|Another banner year for plums!|
Mowing, raking, baling, transporting to winter storage . . . . two down, two to go.
The baling phase started last night when we went to dinner. The baler counter indicates that we have 107 bales (about 80 pounds each) in one nearly completed field.
The other field is yet to go.
In the grand scheme of farming, we have a pretty minimal hay operation, but for us and our two-plus horses, it's a big deal----considering that each year's hay harvest and purchase of extra tons usually amounts to more than $1,000.
So, the more bales we put up from our own two small fields, the better.
The prettiest picture, although maybe not the most artistic, will be when the hay is all stored in dry, mouse-free places for the winter.
We're having to store some in the far shed again after a couple of years of putting it all in our barn. With the need for a new stall for expectant Mama Lily, our storage space in the barn will be minimal.
I started putting all my hay in the barn the year after the mice helped themselves to a good portion of the stack in the shed. We're hoping that stacking the bales on plywood will keep the mouse numbers down.
Anywho, as I type, the only real worry at the time is a 50-percent chance of rain through 8 a.m. So far so good, and the sky is looking brighter and more cloudless than it did an hour ago.
Always a gamble and always a worry, thanks to weather unpredictability.
Over at the Tibbs place, a huge stack of approximately 40 tons stands waiting for a crew to put it in the barn.
Laurie and I talked yesterday about how we've reached the point in our lives where handling and stacking heavy bales of hay has become past tense. We can do it, sorta, but not to the degree of past years.
Our bodies are screaming "No" much louder than ever before. So, until the crews arrive, hay will be covered by tarps.
Speaking of life milestones, Barbara told us at dinner last night that she has now advised the Sandpoint High Monticola for 25 years. I think she has definitely set a record for yearbook advisers.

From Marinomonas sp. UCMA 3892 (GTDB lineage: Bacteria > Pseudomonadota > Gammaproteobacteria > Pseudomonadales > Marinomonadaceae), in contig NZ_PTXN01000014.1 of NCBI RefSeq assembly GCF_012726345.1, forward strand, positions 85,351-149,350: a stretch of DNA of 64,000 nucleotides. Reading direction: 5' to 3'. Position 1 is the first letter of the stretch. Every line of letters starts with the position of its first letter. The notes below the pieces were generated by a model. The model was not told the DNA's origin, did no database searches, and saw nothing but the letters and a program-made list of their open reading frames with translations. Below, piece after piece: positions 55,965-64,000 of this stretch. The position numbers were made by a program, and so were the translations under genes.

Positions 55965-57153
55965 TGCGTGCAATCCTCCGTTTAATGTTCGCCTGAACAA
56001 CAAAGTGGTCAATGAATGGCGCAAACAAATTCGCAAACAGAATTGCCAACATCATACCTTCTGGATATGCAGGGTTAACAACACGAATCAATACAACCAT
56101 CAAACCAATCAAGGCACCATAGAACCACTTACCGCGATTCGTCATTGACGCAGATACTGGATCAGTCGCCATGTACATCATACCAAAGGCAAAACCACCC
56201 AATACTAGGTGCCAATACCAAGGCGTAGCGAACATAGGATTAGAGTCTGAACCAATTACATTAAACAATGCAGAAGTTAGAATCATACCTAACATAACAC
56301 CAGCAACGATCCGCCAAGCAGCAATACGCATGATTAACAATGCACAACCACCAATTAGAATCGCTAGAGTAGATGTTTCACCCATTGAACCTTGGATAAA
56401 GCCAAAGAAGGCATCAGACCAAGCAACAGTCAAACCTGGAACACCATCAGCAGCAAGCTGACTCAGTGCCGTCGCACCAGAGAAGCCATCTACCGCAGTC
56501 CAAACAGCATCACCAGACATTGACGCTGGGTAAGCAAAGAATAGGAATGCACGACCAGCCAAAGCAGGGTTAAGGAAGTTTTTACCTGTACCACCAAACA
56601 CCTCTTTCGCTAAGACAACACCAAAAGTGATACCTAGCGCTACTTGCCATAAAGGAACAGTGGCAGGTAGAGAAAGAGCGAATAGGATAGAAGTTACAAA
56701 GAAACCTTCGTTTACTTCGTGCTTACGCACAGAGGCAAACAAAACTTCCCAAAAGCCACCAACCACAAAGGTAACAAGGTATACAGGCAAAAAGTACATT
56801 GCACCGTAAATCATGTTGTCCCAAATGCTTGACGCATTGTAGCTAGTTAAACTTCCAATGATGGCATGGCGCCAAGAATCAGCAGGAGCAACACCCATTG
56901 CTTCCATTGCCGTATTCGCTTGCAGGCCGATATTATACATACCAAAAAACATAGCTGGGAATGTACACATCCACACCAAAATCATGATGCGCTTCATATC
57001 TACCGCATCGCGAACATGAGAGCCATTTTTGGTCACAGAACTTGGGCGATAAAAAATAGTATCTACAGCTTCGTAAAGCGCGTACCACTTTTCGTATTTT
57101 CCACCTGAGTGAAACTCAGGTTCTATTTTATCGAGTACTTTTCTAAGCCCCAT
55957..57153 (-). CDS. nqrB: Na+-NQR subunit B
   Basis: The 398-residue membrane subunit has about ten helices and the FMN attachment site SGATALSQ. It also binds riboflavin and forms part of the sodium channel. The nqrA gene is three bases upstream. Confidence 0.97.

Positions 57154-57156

She just returned from her annual yearbook clinic at Gonzaga, where her staff worked on theme and design ideas for this next year's annual.
And, yet another milestone. Bill brought home the Sandpoint Reader last night and noted that my longtime, dear friend Chris Moon can now officially call herself a Sandpoint resident.
She has participated in this edition's weekly person-on-the-street interview, in this case giving her opinion of the recent Democratic Convention.
Listed as partially retired and a Sandpoint resident, Chris has come full circle and has returned home to enjoy her retirement.
Welcome home, Chris! Good times ahead!
This morning when I suddenly realized that Emmylou Harris is singing at tonight's Festival concert, Bill and I commented on reaching our own milestone.
Don't know if it's perceived by all as being a good one, but we find ourselves a bit out of the loop on local, giant happenings---in this case The Festival and the rodeo, both big-crowd events this weekend.
We're happily staying home. Seems we've reached that point in life where hordes of people all stuffed into one spot---no matter how thrilling the event and no matter how much I used to love such scenarios---do not thrill us.
Our quiet little farm out here in Selle at such times suits us just fine, thank you. No fuss, no muss.
Plus, we're gonna take in a full diet of more than enough people when we visit Chicago in a just few days.
So, for now, we'll just enjoy our peace and quiet this weekend and watch the crowds on TV.